Tag Archives: Thomas a Kempis

23 June, Today this is my vocation, IX: Practise the humble works.

This book was given to my grandmother by my aunt who predeceased her.

Today’s post is from The Imitation of Christ, chapter LI. I thought we might look at a traditional work on the Christian life while developing the subject of ‘my vocation today’. Any of us who carry out even the most cursory examination of conscience know only too well that we must bear the burden of this daily life and suffer weariness and heaviness of heart. And there just is not the time or opportunity to give myself unceasingly to spiritual exercises and divine contemplation. Someone has to do the necessary tasks around the home or go out to work to be able to feed the family. It can get to be drudgery at times, but let’s get on with our humble, outward works, and Christ will come to us and give us peace among the cooking, gardening, washing and nappy-changing; and in the toils of work that is not always fun.

The Imitation imagines what we could hear from

THE VOICE OF CHRIST

MY CHILD, you cannot always continue in the more fervent desire of virtue, or remain in the higher stage of contemplation, but because of humanity’s sin you must sometimes descend to lower things and bear the burden of this corruptible life, albeit unwillingly and wearily.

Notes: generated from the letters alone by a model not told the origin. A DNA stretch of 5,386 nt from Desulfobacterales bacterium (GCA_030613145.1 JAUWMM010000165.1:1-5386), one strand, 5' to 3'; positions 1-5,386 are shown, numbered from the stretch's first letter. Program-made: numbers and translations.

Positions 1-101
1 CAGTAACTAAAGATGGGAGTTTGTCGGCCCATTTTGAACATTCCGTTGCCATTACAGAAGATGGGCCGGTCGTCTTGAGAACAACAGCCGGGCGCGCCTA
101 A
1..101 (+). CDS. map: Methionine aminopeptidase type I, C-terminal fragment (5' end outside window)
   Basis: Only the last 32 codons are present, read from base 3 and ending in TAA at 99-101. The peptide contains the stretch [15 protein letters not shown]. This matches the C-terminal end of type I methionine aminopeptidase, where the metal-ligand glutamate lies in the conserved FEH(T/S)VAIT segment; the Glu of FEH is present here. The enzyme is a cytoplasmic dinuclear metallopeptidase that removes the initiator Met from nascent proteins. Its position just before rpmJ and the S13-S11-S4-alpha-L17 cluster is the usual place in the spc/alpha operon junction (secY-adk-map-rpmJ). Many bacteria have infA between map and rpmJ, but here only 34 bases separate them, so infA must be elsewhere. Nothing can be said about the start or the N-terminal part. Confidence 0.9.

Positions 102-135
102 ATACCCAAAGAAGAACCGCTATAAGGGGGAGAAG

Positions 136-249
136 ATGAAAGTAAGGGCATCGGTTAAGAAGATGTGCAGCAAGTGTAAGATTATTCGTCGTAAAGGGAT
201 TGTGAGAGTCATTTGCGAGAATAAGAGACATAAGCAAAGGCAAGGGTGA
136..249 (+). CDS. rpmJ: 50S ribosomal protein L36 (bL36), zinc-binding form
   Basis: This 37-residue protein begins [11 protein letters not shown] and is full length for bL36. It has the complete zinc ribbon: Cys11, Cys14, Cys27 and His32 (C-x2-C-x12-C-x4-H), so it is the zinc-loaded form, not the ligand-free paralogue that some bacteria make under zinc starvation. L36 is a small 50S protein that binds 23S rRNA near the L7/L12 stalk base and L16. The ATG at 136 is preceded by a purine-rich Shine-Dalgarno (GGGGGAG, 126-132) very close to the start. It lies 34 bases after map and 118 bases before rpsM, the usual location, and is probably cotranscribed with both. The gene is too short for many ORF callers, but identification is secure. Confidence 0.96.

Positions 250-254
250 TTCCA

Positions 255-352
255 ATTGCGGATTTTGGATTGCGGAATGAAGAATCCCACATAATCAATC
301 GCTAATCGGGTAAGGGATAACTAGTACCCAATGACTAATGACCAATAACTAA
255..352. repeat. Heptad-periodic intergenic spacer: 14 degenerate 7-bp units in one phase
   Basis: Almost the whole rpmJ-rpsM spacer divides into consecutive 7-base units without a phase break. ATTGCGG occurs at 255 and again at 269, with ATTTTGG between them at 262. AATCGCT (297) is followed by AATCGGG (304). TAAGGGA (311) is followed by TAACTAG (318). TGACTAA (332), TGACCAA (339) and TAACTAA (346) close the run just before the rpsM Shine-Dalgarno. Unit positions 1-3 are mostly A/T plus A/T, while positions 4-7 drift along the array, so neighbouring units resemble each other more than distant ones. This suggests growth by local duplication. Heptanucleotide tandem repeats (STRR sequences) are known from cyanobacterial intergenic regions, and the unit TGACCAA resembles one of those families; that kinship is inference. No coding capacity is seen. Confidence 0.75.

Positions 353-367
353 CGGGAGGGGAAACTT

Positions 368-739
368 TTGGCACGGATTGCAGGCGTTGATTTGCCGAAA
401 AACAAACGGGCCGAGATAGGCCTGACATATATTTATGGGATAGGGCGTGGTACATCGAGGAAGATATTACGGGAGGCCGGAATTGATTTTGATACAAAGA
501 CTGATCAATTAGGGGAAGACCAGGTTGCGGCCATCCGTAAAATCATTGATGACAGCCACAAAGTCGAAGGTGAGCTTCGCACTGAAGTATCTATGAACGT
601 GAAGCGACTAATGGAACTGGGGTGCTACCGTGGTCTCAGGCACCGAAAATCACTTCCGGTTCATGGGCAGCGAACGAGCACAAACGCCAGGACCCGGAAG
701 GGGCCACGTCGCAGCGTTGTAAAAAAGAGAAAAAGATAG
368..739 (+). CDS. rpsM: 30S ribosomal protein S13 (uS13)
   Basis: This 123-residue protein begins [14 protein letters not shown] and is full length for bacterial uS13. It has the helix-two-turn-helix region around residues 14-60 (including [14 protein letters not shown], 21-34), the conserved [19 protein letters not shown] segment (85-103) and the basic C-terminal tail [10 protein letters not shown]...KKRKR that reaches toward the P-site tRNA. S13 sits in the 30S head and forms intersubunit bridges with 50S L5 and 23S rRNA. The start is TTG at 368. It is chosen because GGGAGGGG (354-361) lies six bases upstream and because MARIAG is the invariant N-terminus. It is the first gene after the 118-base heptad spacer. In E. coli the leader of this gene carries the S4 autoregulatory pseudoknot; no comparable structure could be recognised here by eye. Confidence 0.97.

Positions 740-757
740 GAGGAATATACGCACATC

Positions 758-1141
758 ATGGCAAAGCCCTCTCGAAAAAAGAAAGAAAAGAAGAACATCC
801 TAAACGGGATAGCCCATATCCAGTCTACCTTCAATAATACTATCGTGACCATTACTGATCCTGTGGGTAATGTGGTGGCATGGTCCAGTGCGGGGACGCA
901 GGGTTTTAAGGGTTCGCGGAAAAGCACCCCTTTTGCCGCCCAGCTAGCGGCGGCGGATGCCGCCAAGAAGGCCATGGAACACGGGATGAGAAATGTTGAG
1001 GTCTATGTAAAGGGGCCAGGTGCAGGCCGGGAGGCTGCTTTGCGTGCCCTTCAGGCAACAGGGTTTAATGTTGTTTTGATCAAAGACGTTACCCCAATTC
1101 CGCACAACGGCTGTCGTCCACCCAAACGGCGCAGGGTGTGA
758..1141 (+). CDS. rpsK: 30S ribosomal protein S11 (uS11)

As long as you wear a mortal body you will suffer weariness and heaviness of heart. You ought, therefore, to bewail in the flesh the burden of the flesh which keeps you from giving yourself unceasingly to spiritual exercises and divine contemplation.

In such condition, it is well for you to apply yourself to humble, outward works and to refresh yourself in good deeds, to await with unshaken confidence My heavenly visitation, patiently to bear your exile and dryness of mind until you are again visited by Me and freed of all anxieties. For I will cause you to forget your labours and to enjoy inward quiet. I will spread before you the open fields of the Scriptures, so that with an open heart you may begin to advance in the way of My commandments. And you will say: the sufferings of this time are not worthy to be compared with the future glory which shall be revealed to us.

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September 14: Before the Cross XXV: Cease to complain!

 

 

imitation.Xt.frontispiece

This post is taken from The Imitation of Christ, Book 3, Chapter XIX. I am using the copy my late Aunt Margaret gave to my Grandmother Evelyn sometime in the late 1930s. 

What is it thou sayest, my son? Cease to complain, and consider my Passion, and that of the other Saints. Thou hast not yet resisted unto blood. (Hebrews 12.14)

Thou oughtest to call to mind the heaviest sufferings of others, that thou mayest the easier bear the very little things that thou sufferest. And if to thee they seem not little, take heed lest this also proceed from thy impatience. But whether  they be little or great, strive to bear them all with patience.

He is not a truly patient man who will suffer nothing, only so much as he shall think fit, and from whom he pleaseth. The truly patient man … how much soever and how often soever any adversity happeneth to him from any creature, he taketh it all equally with thanksgiving as from the hand of God, and esteemeth it a great gain. For with God not anything, how trifling soever, suffered for God’s sake, shall go unrewarded …